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When all is said and done and the weirdness has passed, all that’s left to do is whip some cream and prep your berries. To top my cake, I just used a bag of frozen mixed berries that had defrosted so that they were soft and juicy. If you have fresh fruit or don’t have time to wait for things to defrost, you can just cook your berries in a saucepan for a few minutes until they have released their juices to become soft and spoonable.

It’s spring! Time for cake and cream and berries!

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Skillet Cornmeal Cake

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So I mixed this cake and put it in the oven and then took a phone call.

And by the time I took the cake out of the oven, I had a dream internship for this summer, so basically this cake is magic and you should make it.

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As a girl who grew up in the South, I obviously love cornbread. Duh. And since I already combined it with biscuits, I figured it was time to take another incredibly delicious thing and smash it together with cornbread (in a cast iron skillet, of course, because then you can pretend you live on a farm and are cool enough to wear overalls in public, which, sadly, I am not yet able to do).

The result is this cornmeal cake, which despite being one of the humbler cakes you might pull out of your oven, is also one of the most addicting. Sometimes simple is best.

The approach here is straightforward. You’ll mix together dry ingredients. Beat together wet ones. Then give it all a good stir. It’s intuitive baking– we’ve done it before and we’ll do it again. Now for the fun part: the completed batter gets poured into the preheated cast iron skillet with a subtle sizzle that is way too satisfying. If you don’t have a cast iron skillet, then no cake for you.

That’s a lie: you can just use a regular cake pan. Just don’t expect a sizzle.

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The cake comes out golden and smelling like sweet corn-y deliciousness…which is exactly what it is. It’s best served with a dollop of yogurt or whipped cream. Alternatively, you can just keep cutting small slivers directly out of the pan while it cools until you realize you’ve eaten half a cake and need to stop.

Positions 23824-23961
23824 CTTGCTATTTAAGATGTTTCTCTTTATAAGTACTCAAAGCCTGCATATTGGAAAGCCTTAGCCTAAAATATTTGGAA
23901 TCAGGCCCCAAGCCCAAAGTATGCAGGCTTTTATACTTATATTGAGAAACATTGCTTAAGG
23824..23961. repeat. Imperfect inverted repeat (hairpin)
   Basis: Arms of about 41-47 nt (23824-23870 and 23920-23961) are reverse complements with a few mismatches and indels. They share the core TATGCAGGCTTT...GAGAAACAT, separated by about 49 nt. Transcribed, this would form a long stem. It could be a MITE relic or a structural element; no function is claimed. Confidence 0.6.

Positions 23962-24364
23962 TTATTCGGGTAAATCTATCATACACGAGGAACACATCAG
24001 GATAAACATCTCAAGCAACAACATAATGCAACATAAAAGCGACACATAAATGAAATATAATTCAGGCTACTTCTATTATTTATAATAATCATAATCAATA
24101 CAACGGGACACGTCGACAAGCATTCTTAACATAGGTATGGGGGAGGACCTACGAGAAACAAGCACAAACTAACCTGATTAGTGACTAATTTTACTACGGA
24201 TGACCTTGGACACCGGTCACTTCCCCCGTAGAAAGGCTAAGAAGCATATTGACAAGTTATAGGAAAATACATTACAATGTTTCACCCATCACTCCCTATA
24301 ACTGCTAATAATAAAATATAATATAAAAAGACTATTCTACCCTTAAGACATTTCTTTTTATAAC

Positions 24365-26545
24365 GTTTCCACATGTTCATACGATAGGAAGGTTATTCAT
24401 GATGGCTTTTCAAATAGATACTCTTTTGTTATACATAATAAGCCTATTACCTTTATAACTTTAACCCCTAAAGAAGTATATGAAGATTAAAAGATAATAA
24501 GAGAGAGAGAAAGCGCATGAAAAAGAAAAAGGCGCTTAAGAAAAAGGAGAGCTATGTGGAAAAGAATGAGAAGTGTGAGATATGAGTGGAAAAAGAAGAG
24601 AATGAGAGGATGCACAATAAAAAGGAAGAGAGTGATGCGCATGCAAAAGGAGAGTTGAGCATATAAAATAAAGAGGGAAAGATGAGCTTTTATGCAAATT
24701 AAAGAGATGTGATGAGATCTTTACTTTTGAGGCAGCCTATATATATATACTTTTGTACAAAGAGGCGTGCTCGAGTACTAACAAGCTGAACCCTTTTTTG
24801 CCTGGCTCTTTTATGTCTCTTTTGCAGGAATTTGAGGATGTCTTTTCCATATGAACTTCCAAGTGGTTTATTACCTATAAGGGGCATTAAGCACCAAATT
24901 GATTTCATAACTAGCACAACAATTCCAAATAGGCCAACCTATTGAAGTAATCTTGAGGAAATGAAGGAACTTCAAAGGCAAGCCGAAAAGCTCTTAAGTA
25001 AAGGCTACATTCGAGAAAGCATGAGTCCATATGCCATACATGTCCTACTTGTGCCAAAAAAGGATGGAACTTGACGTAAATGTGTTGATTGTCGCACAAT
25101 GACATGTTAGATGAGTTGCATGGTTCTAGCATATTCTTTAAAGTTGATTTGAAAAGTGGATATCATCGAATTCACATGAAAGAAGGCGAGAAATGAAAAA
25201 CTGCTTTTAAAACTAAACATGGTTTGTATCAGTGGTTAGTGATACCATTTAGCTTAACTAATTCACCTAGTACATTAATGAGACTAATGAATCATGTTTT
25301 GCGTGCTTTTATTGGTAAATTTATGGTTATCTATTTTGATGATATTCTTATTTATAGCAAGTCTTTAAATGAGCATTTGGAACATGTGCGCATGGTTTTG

Your choice.

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Snow Day DIY Butter

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Maybe you got snowed in this weekend. Maybe you didn’t have any butter because you forgot to go to the store, or all of the crazy people in the south who don’t know how to handle snow bought it all right before the flurries hit. Maybe you figured that sitting around watching movies all day and eating anything you can find in your pantry isn’t exactly the best thing in the world healthwise, so you want to give yourself a nice little arm workout. Maybe you have a bunch of extra cream left over from filling cream puffs and don’t know what in the world you’re going to do with it.

Or maybe you just want to be Laura Ingalls Wilder.

No matter the reason, you should make your own butter. Because all it takes is one ingredient (cream) and one utensil (a jar), plus a whole lot of arm movement, and suddenly you have BUTTER (and buttermilk too, but that’s not nearly as exciting).